Saturday October 22 I have been asked to share why I would like to meet Laura Robinson. The simple answer to that question is that I am inspired by all that she has accomplished as both a female athlete and a feminist writer. I am able to relate to not only her love of sport, but also her quest for social justice. Laura Robinson is a remarkable example of the level of success that can be attained when a person’s life passions are cultivated, demonstrating how fulfilling life can be when you are passionate about what you are doing. But perhaps, more important than her success, is that she is doing what she is passionate about and putting forth the effort to be the best she can be... The lesson that I personally take from Robinson’s example is that any of the things that are important to me in my life do not have to detract from the other important things, but rather that they can enrich, drive and develop the others. As a female athlete, I can relate to the challenges that female athletes face, and that Robinson herself, has faced. I can also appreciate that Laura Robinson is drawing attention to these challenges in the hopes of eliminating them. I hope you all will be as inspired by Laura Robinson’s story as I have been and can apply this inspiration to cultivate your own passions in life, as I intend to do in mine. This is why I would like to meet this year’s Distinguished Visitor in Women’s Studies, Laura Robinson. ***** Marjia gave this talk at the Distinguished Visitor 2011 Sneak Preview event on August 30. Marija was chosen because she embodies Laura Robinson’s message of sport for the joy of it. She is a self-trained, long-distance runner who qualified for and finished the Boston Marathon in 2010. To read Marija’s full talk, go to:

Girlympics: Learn from Local Athletes

Local star athletes will provide sport instruction or help accelerate your skill level. Time: 4:00 p.m. - 6:00 p.m. Location: College Ave. Community Centre, 3325 College Ave

Take Back the Night Rally and March Time: 8:00 p.m. Location: Waterfront at Riverside Dr. and Ouellette Ave. All are welcome to the rally. Women and children are invited to march.

Sunday October 23

Cycling Clinic

Riding tips and help with necessary repairs for women and girls who love to cycle. Time: 2:30 p.m. - 4:00 p.m. with ride to follow. Location: Ojibway Park Nature Centre, 5200 Matchette Rd.

Tuesday October 25

The Lingerie Football League — and Other Insults to Women Athletes How women are challenging the trivialization, sexualization, and exclusion of women athletes. Time: 10:00 a.m. - 11:20 a.m. Location: Vanier Hall, Oak Room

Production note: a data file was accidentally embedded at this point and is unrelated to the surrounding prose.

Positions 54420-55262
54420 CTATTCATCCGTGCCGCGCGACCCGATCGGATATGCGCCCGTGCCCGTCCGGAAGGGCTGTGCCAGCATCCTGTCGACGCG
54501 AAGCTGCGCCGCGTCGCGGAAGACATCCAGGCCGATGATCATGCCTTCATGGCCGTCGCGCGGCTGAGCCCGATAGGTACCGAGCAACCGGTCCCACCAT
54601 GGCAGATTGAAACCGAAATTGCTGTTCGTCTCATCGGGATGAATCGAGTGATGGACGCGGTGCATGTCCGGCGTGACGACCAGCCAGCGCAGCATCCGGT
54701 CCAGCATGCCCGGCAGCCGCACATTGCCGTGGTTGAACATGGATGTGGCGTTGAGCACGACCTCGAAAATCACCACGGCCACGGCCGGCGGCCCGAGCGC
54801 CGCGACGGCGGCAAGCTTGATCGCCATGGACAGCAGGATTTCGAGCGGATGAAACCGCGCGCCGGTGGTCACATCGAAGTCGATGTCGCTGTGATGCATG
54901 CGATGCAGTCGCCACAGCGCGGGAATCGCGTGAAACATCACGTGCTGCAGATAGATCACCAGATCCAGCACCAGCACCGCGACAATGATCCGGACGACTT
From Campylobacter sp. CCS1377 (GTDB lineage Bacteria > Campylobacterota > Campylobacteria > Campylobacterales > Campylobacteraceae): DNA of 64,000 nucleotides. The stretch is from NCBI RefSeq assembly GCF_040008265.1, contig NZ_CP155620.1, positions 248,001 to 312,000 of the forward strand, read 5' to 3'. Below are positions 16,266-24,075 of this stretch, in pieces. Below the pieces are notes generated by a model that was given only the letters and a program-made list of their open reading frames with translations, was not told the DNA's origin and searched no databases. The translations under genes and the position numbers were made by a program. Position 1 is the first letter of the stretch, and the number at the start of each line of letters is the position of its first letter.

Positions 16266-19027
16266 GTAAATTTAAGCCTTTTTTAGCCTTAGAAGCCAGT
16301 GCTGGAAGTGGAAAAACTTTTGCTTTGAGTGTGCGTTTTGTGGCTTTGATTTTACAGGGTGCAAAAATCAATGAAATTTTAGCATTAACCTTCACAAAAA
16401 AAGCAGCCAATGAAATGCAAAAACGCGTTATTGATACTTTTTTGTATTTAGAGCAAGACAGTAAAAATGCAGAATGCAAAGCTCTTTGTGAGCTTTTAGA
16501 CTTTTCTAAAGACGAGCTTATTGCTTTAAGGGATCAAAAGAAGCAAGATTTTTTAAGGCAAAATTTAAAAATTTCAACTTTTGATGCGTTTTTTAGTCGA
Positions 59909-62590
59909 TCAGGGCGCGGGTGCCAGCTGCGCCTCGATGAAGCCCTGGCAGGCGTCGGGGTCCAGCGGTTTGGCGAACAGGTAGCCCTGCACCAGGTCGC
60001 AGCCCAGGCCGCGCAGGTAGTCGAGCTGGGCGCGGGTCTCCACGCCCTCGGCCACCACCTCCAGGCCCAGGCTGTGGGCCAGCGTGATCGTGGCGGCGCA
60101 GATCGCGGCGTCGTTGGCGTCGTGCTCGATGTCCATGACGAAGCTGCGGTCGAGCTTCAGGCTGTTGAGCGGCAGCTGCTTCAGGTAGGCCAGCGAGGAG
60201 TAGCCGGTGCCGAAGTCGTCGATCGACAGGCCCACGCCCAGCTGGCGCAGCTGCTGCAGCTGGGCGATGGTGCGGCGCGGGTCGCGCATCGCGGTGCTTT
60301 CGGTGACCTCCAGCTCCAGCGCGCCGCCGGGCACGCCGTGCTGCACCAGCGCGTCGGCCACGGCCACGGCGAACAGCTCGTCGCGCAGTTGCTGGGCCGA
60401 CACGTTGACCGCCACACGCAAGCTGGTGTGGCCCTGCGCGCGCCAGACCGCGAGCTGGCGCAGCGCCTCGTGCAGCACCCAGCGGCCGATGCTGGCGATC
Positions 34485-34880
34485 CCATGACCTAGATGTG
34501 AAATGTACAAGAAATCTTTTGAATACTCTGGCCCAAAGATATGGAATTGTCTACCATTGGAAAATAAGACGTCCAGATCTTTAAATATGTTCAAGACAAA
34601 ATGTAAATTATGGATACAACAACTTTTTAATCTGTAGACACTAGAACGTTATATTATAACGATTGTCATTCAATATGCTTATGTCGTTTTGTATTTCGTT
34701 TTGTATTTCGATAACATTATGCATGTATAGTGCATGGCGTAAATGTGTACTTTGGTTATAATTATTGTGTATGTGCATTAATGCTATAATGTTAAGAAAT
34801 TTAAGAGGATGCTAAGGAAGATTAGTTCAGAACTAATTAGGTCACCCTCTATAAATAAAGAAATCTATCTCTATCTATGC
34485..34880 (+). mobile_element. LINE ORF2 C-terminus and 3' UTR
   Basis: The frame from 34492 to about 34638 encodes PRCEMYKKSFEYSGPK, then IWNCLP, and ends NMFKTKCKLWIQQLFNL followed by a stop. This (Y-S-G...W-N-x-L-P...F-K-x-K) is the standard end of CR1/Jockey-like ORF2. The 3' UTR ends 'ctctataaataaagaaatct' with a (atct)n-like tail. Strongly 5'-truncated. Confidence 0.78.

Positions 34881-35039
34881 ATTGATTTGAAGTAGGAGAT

Sport as Social Justice

Skiing and scrapbooking with Nawash girls on the Cape Crocker Reserve. Time: 2:30 p.m. - 3:50 p.m. Location: Vanier Hall, Katzman Lounge

Thinking Outside the Box

Building a critique of sporting culture by listening to the voices of the excluded. Time: 4:00 p.m. - 6:50 p.m. Location: Vanier Hall, Katzman Lounge

The Strange Story of WWE and Me By Betty Barrett

Photo credit: Fabulous Moolah was the greatest Women’s Champion of all time.

When I tell people that I am a feminist researcher, I get a range of reactions. None, however, is quite as strong and contradictory as the reaction I get when I say I am a feminist currently researching professional wrestling, specifically, World Wrestling Entertainment (WWE). As a little girl growing up in a trailer park in Virginia, I lived for Saturday mornings. I couldn’t wait for the day when the weekly wrestling shows came on television. Other girls my age begged their parents to buy them Barbie dolls and kitchen sets, but I wanted none of that. Occasionally, when my parents had enough money for a treat, I always wanted the same thing — a wrestling magazine. On those magical days, I would run home and immediately cut out pictures of my favourite wrestlers (the Road Warriors and the Rock and Roll Express) for my wrestling photo albums. I would watch in awe as one of my favourite singers from the radio, Cindy “Girls Just Want to Have Fun” Lauper, accompanied Captain Lou Albano and Wendy Richter to the ring. If you had asked me what I wanted to be when I grew up, it would never have crossed my mind that being a professor was a possibility. I wanted to be a Gorgeous Lady of Wrestling. Professional wrestling was my escape, my one true joy. Growing up in poverty as a child of teenage parents, I was unable to control the often unfortunate circumstances around me. My parents tried very hard but could not shield me from the violence I experienced at the hands of others responsible for my care when my parents were forced to work long hours at multiple jobs.